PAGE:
IGO definitions of the informal economy are crafted from a top down perspective (Global North*) of the operating environment prevalent in the economies of the developing world (Global South*). Further, they do not distinguish between the operating environment of the shadow economies of OECD nations, and those which encompass the unorganized sectors of trade and industry in emerging regions.
Schneider and Enste describe this so:
A factory worker has a second job driving an unlicensed taxi at night; a plumber fixes a broken water pipe for a client, gets paid in cash but doesn’t declare his earnings to the tax collector; a drug dealer brokers a sale with a prospective customer on a street corner. These are all examples of the underground or shadow economy—activities, both legal and illegal, that add up to trillions of dollars a year that take place “off the books,” out of the gaze of taxmen and government statisticians.
And, this applies very well for the shadow economies of the OECD, and the transition nations per their classification (which are again in Europe). However, the question is, whether this applies, without caveats, to the developing world?
Deconstructing their definition shows a framework based on an implicit underlying assumption of a functional state, with adequate infrastructure and reliable systems of service provision. In fact, Schneider and Enste correlate size of shadow economy, as they label it, with issues of governance, corruption, and state regulation. However, their underlying assumption of a functional design for the bureaucracy required to govern that state still hold. And, critically, it assumes that taxes collected will be invested back into easily accessible and well designed citizen services, or that the licensing and permits are backed by enforceable rules and regulations on health and safety, for instance.
One example of inaccessible services would be from Kenya’s new Trade Policy (May 2017) which acknowledges the unnecessary barrier to formalization posed to micro and small enterprises countrywide by the centralization of business registration at government in the national capital. Thus, simplifying this process, and enabling it online would certainly have great impact on the numbers of micros/small enterprises still informal.
An even more complicated real world example is that of Somaliland, a rather peaceful, entrepreneurial trading nation who has yet to be recognized as such. Is their entire economy to be considered informal by the best definitions available? And if so, how exactly would any recommendations to formalize so that they can “join the global trading network” be implemented? The Financial Times offers some interesting answers to this conundrum.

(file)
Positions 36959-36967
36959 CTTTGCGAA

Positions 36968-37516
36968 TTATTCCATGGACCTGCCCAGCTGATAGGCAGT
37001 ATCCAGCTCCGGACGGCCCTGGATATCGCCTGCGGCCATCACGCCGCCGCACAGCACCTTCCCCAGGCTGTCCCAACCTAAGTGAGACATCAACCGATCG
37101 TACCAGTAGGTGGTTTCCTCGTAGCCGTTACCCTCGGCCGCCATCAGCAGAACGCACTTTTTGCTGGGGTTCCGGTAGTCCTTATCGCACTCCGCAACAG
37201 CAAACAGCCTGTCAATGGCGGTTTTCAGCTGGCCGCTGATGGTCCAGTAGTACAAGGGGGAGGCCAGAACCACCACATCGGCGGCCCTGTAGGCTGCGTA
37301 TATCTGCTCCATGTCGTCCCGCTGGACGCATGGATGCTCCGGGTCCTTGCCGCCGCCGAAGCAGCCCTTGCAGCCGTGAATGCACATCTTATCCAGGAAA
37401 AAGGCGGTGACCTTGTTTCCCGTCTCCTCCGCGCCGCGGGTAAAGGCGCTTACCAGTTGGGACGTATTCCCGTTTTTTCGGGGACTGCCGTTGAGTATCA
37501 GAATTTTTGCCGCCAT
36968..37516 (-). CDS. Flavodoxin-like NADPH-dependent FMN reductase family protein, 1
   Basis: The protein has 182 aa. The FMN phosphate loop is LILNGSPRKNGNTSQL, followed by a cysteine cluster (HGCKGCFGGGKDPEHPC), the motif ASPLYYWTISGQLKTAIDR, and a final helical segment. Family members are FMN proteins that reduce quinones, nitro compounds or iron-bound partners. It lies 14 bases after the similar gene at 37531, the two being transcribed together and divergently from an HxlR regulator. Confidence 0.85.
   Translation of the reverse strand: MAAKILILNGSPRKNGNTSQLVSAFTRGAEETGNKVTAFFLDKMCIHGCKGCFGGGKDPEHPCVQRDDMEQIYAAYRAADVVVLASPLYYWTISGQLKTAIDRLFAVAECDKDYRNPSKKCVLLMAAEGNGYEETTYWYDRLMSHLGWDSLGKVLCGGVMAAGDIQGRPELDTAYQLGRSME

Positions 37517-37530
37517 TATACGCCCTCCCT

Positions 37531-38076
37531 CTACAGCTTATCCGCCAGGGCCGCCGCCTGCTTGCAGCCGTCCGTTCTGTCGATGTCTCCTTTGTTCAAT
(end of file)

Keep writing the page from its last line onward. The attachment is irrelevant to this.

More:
… in the eyes of the international community, Somaliland does not exist. This causes innumerable problems, not least economic.
Yet Somalilanders pride themselves on their stoicism and resourcefulness; and in spite of the myriad issues that lack of formal recognition brings, the business community remains optimistic.
Those with the foresight to look beyond the question of recognition, and towards the potential that Somaliland offers, will be rewarded — and will help to make history.
This could be very well said for the entire informal economy in the frontier markets of the developing world. India, for instance, possessor of over 400 million people employed in the informal sector, has had no choice but to consider potential for job creation and employment opportunities serving 90% of her workforce as the mainstream. In fact, current analysis echoes the same sentiments as Somaliland’s:
The conditions under which formality – taken here as compliance with the rules and structures of a taxable economy – flourishes can be described by the example of Finland. The system of administration more or less works transparently, and with accountability, within the rule of law. Decent work is not only mandated by policy, but such social protections are enforced publically. Tax revenues visibly provide benefits such as free education through to post doctoral level, and supports healthcare and other amenities to the community. Bureaucracy mostly does its job sincerely and cheerfully – speaking from experience as an expat, and now an immigrant. One can become a properly registered business as a sole proprietor, or self employed entrepreneur, quickly and affordably either online or at the local authorities.
Without all or most of these conditions being met by the infrastructure and the systems, as currently designed and implemented, in developing countries, such as those on the African continent, or in India, can “formalization” be pushed unconditionally as the optimal solution to the development problem of their economies? Is it any wonder that nowhere has informality been eradicated as promised decades ago, in fact its only grown as new jobseekers face extreme competition for the limited number of positions available in the formal or modern or civil sector?
Zimbabwe offers a case study worth studying further to validate this given that their economy has informalized exponentially over the past decade or so.
* Hence why this label is in itself problematic.